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Bryce Courtenay Bryce Courtenay i(A35074 works by) (birth name: Arthur Bryce Courtenay)
Born: Established: 14 Aug 1933 Johannesburg,
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South Africa,
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Southern Africa, Africa,
; Died: Ceased: 22 Nov 2012 Canberra, Australian Capital Territory,
Gender: Male
Arrived in Australia: 1958
Heritage: South African
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BiographyHistory

Bryce Courtenay was born in South Africa. He was educated at private schools and the London School of Journalism. Courtenay moved to Australia in 1958 and worked in advertising for the next thirty-five years. In 1991 he published his first novel, The Power of One, which quickly became a best-seller and was later produced as a film. Courtenay's novels are very popular and have been translated into several languages. His later works continued his exploration of South African issues and also included a historical trilogy set in Tasmania and an autobiographical account of his son's death from AIDS.

Courtenay was a vocal and active supporter of literacy programs, often denigrating 'literary' writers, critics and academics for producing and promoting works that turn young readers away from books. Several prominent critics consistently wrote bad reviews of Courtenay's works which led to heated exchanges in print and in public. Nevertheless, Courtenay's novels remain bestsellers.

In January 2012, Courtenay was named the Australian Capital Territory's Australia Day ambassador and in September 2012, he received an honorary doctorate from the University of Canberra.

Most Referenced Works

Notes

  • Some workshops for young writers, hosted by Courtenay, have also been recorded and published.
  • Interview with Caroline Jones (tape held NSL)
  • Voted number 6 in the Booktopia Top 50 Favourite Australian Authors for 2018

Awards for Works

y separately published work icon Jack of Diamonds Melbourne : Viking , 2012 Z1812762 2012 single work novel

'Born and raised in a poor, working-class family in Toronto, Jack Spayd is the son of an unhappy marriage. But when he is given a harmonica as a young boy, he discovers a talent for music that will change his life forever. After being taken under the wing of "Miss Frostbite", the owner of a local jazz club, Jack becomes a gifted musician, playing piano and harmonica.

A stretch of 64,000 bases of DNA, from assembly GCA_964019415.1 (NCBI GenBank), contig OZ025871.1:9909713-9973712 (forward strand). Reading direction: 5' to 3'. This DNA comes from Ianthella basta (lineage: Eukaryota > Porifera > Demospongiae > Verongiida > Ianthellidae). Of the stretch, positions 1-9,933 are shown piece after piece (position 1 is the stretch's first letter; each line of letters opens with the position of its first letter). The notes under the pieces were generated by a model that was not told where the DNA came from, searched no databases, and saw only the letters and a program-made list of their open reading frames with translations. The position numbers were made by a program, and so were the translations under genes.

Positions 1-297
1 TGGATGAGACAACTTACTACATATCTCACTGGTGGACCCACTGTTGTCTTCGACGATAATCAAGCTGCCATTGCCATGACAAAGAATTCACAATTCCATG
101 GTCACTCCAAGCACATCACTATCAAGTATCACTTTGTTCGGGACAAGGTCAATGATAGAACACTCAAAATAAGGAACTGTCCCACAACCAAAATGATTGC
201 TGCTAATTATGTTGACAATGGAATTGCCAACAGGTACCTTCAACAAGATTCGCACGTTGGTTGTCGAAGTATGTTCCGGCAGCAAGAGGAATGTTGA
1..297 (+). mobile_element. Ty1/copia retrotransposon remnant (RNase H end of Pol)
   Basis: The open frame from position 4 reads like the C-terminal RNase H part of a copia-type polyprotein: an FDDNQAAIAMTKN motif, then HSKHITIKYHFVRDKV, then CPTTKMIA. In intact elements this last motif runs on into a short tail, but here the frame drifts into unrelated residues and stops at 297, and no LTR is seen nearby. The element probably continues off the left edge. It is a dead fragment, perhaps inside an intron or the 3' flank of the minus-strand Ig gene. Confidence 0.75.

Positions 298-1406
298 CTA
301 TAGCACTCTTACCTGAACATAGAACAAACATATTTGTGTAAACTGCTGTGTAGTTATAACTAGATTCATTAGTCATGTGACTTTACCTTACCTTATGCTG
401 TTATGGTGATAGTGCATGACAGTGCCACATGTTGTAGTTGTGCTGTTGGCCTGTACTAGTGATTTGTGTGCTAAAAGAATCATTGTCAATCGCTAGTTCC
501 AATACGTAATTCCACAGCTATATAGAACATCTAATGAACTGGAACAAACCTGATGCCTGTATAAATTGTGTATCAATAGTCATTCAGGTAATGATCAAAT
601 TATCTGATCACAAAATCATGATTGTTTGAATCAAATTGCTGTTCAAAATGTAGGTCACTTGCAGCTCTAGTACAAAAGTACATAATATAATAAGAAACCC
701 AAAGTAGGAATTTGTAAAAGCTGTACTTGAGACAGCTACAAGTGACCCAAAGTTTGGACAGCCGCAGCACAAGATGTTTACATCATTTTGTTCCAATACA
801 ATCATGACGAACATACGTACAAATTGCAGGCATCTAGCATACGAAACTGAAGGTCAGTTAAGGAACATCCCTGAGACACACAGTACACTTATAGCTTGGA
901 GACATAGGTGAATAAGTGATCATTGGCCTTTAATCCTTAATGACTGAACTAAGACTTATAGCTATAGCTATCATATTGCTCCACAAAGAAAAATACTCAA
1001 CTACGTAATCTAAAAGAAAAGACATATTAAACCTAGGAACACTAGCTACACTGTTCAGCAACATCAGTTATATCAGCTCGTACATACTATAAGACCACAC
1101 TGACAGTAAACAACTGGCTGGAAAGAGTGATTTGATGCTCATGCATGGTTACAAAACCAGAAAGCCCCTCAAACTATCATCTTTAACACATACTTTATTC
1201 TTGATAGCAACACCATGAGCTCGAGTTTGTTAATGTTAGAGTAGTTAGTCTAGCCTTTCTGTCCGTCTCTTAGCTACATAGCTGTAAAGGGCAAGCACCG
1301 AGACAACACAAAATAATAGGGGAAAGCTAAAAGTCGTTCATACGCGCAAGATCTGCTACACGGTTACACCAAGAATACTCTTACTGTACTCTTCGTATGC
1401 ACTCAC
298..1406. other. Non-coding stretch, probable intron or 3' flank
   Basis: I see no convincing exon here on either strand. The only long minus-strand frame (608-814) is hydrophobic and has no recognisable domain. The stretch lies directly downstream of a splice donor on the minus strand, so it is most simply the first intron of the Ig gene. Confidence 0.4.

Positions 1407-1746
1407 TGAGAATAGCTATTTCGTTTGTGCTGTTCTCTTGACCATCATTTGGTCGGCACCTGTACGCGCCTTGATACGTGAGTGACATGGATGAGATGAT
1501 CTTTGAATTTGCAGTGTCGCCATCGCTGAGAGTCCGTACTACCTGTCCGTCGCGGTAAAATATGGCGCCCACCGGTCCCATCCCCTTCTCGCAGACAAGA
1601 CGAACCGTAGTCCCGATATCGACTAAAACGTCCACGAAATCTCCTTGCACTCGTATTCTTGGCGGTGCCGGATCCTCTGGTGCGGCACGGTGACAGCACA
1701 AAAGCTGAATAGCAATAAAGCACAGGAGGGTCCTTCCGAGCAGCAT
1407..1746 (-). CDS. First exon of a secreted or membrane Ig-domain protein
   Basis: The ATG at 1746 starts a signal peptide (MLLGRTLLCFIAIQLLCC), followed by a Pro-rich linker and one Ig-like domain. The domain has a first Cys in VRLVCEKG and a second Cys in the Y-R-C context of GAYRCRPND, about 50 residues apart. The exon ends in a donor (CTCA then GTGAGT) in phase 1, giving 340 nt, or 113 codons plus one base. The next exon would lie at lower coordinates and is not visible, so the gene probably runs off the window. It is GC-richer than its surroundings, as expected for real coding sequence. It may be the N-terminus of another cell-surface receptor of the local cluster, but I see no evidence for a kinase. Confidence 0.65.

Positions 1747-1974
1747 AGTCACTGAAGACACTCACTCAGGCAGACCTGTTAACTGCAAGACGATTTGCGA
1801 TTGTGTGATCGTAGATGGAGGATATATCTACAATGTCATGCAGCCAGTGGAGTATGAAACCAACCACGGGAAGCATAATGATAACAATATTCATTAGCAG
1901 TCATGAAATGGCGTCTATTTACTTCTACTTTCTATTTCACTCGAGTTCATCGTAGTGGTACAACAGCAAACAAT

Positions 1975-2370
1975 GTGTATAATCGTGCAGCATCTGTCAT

'After the death of his mother, he travels to Las Vegas and finds work in the clubs there, but is increasingly drawn to gambling. He earns a reputation as a good player, which brings him to the attention of the mafia. Jack wants to join the professional circuit, and to do that he needs serious money behind him. It's this need that sees him travel to the Belgian Congo, where he's heard it's possible to earn big money working in the most dangerous parts of the local copper mines.

'He gradually falls in love with Africa - and then with a beautiful Ethiopian woman. They move to London, where they bring up a daughter who becomes a supermodel. In a dramatic twist, the story returns to Africa - and to a fortune in diamonds.

'Jack of Diamonds is the story of a young, talented man, fighting to achieve his ambitions, and having to use his considerable talents to find his way in a perilous world.' (From the Angus and Robertson Bookstore website.)

2013 shortlisted Australian Book Industry Awards (ABIA) Australian General Fiction Book of the Year
y separately published work icon Whitethorn Camberwell : Viking , 2005 Z1224158 2005 single work novel historical fiction
2007 longlisted International Awards International IMPAC Dublin Literary Award
y separately published work icon Smoky Joe's Cafe Ringwood : Penguin , 2001 Z668036 2001 single work novel

'A Vietnam vet returns to an Australia that regards him as a mercenary guilty of war crimes.

'Thommo begins to develop all kinds of physical and mental problems, and thinks it must only be him until he finds that he is not alone. Ten mates, all who remain of his platoon, are affected in the same way.

'Now Thommo and his mates are eleven angry men out for revenge. They rope in an ex-Viet Cong with 'special skills' and his own secret agenda. They're the 'Dirty Dozen', just like the movie. Only it's real life, and they're so screwed up they couldn't fight their way out of a wet paper bag.

'That is, until a woman of character steps in. Wendy's infant daughter is dying and needs a transplant. She sets out to mould this bunch of ex-jungle fighters into a unit that will fight for justice, by fair means or foul.

'Hell hath no fury …' (Publication summary)

2001 winner Australian Book Industry Awards (ABIA) Booktopia People's Choice Award
Last amended 1 Feb 2018 12:06:36
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